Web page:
One of the biggest mistakes that property investors can make is relying on the wrong experts.
One expert is urging you to invest in central Queensland, another says buy in Melbourne, still another tells you that Port Hedland is about to boom again, while another urges you that Perth is set to go gang busters at last.
The first thing to check is why they are making such predictions.
The property market is largely unregulated, which allows unscrupulous players to operate with some impunity by running free webinars, workshops and intensives, often masquerading as “training” or “education” opportunities.
When the restrictions on movement and assembly are finally behind us, these dodgy dealers will quickly spring up again.
Watch out for free events designed to entice you with offers and promises of near instant property investment success.
Why do they do this? Because many of these people are actually sellers agents or project marketers who obtain handsome commissions, finders fees or other financial rewards for encouraging you to buy certain properties, even if the properties they recommend may not achieve your property investment goals.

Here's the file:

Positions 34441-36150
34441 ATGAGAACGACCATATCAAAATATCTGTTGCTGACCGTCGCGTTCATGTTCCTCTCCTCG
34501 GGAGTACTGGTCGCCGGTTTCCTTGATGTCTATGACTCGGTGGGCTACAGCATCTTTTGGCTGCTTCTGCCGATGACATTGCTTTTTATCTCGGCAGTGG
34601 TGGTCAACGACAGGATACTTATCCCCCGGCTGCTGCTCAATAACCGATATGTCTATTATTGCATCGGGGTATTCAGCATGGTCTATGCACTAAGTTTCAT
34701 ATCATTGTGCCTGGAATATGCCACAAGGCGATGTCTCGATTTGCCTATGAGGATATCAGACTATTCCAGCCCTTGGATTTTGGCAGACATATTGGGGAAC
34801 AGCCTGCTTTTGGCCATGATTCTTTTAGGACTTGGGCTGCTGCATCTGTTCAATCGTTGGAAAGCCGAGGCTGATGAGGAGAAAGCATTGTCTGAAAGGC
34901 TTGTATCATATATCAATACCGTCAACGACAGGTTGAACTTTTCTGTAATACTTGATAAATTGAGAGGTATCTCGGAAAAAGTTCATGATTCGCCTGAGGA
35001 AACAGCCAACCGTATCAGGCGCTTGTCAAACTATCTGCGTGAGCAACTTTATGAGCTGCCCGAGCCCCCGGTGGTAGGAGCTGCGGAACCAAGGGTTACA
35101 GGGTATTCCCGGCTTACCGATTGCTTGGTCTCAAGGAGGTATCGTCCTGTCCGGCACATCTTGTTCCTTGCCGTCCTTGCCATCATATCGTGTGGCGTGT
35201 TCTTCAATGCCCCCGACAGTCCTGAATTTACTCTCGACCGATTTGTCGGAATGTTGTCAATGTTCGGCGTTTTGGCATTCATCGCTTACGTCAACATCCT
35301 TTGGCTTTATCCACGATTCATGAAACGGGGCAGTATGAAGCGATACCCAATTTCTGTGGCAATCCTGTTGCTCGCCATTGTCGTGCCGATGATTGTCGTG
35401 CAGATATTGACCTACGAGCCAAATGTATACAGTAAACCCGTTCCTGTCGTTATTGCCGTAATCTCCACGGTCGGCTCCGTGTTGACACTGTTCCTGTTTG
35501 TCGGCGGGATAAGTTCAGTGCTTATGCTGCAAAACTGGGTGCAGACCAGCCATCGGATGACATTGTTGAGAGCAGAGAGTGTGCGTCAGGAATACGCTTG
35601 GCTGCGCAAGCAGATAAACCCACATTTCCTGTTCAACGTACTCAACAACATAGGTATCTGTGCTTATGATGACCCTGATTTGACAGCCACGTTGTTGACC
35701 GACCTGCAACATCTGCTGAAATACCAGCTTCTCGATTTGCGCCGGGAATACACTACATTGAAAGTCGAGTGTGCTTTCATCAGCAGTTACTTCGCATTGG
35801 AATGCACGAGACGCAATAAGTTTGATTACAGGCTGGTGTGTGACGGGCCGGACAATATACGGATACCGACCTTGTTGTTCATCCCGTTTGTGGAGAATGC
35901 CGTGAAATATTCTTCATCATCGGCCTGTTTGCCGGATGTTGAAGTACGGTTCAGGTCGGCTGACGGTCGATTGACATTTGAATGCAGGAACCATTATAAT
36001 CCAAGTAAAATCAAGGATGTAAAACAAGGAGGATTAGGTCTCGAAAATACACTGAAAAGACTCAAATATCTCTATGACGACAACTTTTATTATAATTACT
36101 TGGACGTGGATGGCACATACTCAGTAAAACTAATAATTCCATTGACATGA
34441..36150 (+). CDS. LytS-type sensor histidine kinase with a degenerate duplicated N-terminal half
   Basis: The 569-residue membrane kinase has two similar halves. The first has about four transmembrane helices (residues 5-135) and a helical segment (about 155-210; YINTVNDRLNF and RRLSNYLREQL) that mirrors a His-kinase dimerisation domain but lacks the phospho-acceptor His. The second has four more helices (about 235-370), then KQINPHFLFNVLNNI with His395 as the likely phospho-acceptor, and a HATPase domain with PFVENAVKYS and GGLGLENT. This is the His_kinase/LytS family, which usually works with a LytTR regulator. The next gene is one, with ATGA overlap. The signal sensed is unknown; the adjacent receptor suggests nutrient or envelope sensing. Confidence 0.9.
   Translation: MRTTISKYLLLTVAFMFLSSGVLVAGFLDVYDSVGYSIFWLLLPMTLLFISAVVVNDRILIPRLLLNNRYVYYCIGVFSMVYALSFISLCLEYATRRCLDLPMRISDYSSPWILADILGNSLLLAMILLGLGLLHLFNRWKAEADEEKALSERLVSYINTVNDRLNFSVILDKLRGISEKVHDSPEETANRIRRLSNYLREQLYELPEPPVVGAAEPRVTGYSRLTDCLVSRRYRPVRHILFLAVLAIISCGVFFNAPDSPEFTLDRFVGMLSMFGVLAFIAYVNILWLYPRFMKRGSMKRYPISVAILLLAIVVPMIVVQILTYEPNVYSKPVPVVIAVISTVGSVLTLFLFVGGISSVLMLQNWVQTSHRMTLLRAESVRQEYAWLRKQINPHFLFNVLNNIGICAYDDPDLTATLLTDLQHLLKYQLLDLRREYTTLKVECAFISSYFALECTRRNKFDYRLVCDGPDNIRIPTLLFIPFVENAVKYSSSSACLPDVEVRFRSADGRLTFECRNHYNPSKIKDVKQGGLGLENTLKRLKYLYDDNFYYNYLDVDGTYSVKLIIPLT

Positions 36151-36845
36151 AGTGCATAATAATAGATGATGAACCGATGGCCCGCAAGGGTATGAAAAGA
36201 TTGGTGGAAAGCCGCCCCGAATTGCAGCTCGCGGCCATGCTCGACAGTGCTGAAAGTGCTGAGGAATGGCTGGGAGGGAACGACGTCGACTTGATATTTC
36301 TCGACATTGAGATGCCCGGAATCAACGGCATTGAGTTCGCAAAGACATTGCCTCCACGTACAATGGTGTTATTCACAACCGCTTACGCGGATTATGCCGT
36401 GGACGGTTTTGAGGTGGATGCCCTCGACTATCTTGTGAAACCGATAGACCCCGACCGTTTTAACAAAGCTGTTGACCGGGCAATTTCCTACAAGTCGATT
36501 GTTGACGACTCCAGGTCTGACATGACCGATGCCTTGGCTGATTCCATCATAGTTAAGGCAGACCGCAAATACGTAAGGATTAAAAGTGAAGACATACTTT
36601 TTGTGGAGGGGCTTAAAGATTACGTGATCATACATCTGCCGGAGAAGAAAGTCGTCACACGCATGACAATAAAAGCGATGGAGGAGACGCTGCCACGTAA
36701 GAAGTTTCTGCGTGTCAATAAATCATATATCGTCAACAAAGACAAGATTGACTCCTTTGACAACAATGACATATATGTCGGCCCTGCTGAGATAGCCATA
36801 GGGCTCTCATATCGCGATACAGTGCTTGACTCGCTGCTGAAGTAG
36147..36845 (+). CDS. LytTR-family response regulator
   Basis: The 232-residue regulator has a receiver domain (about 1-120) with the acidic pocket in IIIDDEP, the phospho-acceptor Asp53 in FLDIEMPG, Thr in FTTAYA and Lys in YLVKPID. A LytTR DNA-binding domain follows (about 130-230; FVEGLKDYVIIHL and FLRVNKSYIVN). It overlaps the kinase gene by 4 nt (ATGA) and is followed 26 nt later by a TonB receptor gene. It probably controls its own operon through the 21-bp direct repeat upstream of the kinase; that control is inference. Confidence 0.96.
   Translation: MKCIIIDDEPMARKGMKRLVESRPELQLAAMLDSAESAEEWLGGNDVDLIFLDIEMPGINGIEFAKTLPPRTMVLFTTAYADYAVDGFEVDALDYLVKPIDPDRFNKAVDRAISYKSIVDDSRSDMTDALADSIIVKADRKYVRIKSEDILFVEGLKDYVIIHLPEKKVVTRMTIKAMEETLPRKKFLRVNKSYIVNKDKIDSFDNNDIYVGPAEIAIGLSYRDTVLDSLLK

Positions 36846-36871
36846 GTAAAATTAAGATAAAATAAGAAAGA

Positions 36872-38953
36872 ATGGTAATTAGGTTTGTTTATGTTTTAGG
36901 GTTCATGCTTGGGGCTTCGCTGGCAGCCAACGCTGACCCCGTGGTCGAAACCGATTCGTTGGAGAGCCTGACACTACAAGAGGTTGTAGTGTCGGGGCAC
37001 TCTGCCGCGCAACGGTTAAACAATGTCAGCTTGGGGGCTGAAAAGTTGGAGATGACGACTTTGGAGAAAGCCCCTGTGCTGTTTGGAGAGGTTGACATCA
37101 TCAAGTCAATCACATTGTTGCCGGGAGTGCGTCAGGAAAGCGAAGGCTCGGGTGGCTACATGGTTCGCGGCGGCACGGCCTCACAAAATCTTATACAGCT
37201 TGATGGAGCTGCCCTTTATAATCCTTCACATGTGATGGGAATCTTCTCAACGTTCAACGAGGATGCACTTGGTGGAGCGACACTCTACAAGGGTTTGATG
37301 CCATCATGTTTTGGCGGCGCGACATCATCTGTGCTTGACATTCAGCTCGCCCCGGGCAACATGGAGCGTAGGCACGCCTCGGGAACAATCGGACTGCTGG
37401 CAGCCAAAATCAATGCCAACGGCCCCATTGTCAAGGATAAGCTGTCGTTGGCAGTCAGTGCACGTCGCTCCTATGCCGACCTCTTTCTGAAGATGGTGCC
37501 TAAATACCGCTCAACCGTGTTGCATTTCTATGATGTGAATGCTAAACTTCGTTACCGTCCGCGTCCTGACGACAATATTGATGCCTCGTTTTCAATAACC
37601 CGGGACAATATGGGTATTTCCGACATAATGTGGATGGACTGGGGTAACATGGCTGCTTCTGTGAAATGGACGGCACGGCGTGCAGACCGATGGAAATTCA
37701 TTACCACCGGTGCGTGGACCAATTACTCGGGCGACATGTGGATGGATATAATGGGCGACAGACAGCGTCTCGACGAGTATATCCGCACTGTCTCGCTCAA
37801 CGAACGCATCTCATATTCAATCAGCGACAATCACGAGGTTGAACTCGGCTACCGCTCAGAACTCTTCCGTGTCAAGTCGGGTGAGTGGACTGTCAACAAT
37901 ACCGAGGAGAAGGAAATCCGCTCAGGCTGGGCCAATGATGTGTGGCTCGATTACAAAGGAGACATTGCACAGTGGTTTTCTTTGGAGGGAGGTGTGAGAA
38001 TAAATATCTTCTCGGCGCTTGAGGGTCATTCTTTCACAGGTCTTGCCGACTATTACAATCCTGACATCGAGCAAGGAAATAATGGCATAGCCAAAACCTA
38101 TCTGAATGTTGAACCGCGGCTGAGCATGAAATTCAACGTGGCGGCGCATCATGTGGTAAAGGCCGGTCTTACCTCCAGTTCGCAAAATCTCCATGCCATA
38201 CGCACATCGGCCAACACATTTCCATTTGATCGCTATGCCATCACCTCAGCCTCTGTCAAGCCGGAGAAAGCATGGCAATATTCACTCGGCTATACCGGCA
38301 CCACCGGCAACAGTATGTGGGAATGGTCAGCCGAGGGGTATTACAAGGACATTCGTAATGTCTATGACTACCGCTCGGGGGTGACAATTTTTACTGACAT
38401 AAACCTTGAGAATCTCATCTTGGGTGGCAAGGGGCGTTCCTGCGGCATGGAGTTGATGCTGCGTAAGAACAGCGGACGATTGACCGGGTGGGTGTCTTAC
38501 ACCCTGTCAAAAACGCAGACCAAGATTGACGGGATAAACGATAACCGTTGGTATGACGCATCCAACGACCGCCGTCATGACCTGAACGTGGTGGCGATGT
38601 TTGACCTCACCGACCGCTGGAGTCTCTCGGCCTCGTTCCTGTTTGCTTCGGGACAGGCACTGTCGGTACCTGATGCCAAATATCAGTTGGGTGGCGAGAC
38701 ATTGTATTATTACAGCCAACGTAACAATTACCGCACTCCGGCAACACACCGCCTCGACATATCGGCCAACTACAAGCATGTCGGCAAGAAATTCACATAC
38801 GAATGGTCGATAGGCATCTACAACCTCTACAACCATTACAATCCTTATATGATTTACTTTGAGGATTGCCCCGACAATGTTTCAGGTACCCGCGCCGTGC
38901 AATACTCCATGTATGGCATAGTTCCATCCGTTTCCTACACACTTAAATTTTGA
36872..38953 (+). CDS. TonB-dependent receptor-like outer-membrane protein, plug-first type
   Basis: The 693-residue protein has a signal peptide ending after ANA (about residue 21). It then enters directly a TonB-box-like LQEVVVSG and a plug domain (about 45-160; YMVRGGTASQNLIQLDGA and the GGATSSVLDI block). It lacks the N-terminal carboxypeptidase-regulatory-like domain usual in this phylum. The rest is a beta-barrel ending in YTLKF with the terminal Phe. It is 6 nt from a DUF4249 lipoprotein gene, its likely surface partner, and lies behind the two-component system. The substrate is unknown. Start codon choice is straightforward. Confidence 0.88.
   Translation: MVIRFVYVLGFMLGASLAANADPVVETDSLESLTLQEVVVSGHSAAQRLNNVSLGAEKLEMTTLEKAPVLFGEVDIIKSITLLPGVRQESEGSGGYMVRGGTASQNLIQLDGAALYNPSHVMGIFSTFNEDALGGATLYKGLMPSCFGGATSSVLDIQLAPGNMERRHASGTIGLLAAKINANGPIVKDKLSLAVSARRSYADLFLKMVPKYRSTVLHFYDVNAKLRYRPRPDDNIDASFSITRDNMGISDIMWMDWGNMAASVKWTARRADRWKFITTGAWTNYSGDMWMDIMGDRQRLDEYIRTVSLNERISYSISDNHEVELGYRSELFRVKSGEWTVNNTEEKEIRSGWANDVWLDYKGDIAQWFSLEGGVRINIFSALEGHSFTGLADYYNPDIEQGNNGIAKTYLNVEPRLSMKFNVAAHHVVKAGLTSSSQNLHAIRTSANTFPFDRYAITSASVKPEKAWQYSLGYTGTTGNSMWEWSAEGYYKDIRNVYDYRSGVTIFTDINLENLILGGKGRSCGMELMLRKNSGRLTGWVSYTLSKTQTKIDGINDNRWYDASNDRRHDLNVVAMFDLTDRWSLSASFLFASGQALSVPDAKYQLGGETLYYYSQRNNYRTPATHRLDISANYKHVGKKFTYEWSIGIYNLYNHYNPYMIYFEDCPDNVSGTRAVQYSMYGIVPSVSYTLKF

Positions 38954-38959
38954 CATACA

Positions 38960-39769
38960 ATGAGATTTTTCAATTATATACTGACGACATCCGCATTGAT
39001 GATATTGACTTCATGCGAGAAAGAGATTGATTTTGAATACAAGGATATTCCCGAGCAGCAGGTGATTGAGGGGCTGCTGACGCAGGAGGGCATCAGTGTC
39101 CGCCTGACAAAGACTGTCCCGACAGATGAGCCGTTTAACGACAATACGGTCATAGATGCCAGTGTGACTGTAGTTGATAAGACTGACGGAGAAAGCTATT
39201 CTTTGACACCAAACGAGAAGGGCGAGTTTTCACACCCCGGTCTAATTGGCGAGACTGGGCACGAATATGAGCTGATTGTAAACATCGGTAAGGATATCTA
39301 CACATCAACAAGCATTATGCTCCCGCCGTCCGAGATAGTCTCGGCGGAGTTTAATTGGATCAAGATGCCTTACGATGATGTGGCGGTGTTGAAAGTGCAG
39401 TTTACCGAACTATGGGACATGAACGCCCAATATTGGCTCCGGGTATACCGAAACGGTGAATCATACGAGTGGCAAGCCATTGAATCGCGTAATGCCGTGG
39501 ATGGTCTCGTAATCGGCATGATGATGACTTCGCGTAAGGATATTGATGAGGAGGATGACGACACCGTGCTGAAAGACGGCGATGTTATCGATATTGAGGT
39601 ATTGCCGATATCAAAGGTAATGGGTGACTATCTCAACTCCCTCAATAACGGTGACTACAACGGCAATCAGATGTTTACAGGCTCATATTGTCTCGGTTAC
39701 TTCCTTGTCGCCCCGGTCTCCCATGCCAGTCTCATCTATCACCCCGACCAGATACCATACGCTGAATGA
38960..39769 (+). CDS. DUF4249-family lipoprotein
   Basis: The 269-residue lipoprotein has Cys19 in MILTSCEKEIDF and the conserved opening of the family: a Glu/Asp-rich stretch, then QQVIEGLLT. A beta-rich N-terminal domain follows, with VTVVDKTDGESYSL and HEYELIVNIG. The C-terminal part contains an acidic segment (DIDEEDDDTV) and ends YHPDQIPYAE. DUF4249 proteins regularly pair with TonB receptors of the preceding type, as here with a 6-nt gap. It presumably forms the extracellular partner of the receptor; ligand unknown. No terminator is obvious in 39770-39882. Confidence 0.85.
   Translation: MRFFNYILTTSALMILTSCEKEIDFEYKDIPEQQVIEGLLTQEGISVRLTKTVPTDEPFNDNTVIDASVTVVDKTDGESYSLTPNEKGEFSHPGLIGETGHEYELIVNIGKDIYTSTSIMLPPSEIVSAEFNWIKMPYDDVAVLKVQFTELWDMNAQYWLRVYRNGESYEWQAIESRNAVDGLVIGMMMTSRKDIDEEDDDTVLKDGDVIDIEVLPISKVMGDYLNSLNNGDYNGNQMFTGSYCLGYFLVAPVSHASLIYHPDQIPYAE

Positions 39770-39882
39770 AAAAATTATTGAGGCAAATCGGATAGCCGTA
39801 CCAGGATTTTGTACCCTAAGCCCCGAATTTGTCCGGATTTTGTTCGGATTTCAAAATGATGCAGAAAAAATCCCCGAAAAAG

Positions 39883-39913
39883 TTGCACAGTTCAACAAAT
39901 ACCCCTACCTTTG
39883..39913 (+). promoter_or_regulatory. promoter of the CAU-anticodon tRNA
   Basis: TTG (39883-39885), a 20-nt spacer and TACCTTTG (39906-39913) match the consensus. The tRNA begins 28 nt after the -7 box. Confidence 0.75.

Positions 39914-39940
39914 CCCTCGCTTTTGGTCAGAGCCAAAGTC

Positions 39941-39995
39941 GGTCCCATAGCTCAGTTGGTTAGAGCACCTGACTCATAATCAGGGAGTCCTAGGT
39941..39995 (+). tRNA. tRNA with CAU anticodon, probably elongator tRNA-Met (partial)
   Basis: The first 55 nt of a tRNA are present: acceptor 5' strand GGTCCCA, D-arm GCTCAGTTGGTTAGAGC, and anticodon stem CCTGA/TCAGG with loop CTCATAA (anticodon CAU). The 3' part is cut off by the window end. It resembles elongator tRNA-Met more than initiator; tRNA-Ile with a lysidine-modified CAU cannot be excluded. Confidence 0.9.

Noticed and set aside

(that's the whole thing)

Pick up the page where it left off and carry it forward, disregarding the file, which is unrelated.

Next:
Well, there’s an easy way to test them.
The internet makes this simple.
You can check the motivation of so-called experts by checking their websites – do they claim to have “acquisition experts” on their team?
Do they have access to “unlisted”, “off market” or “investor approved” properties?
Are these available at “below market value” prices?
This code language means that they could be getting rewarded for pushing particular properties on to you.
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In such cases, the property you purchase with their assistance will certainly be in their best interests, but may not be in yours.
Many dodgy dealers claim to be accredited, even though they have no recognised quals, little professional experience and offer scant evidence of their personal expertise.
You have a right to know what gives them the authority to call themselves experts.
You should also check to see what others are saying about these experts.
Google the person’s name, together with words such as “scam” or “spruiker” and see what pops up.
Have they been investigated by ASIC, the ACCC, or government watchdogs such as Consumer Affairs or Fair Trading?
You might be surprised!
Even if their motives are pure and they seem credible and trustworthy, you still need to test their past accuracy.
Don’t simply accept their claims that they made certain predictions which turned out to be correct.
Using Google, go back in time and compare what they publicly said some years ago about the property market to what actually happened.
Of course, not everyone can be right all the time, but at least by testing their claims you can avoid getting duped by the dodgy dealers.